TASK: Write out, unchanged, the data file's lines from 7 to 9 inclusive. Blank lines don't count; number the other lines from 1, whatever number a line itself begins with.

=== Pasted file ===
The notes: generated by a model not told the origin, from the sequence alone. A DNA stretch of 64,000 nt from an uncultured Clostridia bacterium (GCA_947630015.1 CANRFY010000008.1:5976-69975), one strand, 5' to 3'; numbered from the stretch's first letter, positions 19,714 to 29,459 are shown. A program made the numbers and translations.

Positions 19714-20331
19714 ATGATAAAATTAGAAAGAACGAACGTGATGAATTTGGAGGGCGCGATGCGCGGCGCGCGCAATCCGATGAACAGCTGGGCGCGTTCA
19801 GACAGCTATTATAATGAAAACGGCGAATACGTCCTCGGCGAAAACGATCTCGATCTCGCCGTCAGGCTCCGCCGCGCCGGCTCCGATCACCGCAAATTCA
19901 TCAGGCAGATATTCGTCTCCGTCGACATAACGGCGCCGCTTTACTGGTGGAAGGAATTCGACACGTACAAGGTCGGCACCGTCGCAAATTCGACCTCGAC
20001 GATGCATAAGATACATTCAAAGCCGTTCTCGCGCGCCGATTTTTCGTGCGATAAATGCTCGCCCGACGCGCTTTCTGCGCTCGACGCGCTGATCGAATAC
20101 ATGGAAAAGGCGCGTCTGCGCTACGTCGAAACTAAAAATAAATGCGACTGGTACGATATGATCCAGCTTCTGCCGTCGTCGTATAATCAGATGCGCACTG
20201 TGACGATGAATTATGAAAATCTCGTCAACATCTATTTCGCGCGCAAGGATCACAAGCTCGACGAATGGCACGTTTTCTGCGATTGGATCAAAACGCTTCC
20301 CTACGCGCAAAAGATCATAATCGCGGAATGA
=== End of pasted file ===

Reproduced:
20101 ATGGAAAAGGCGCGTCTGCGCTACGTCGAAACTAAAAATAAATGCGACTGGTACGATATGATCCAGCTTCTGCCGTCGTCGTATAATCAGATGCGCACTG
20201 TGACGATGAATTATGAAAATCTCGTCAACATCTATTTCGCGCGCAAGGATCACAAGCTCGACGAATGGCACGTTTTCTGCGATTGGATCAAAACGCTTCC
20301 CTACGCGCAAAAGATCATAATCGCGGAATGA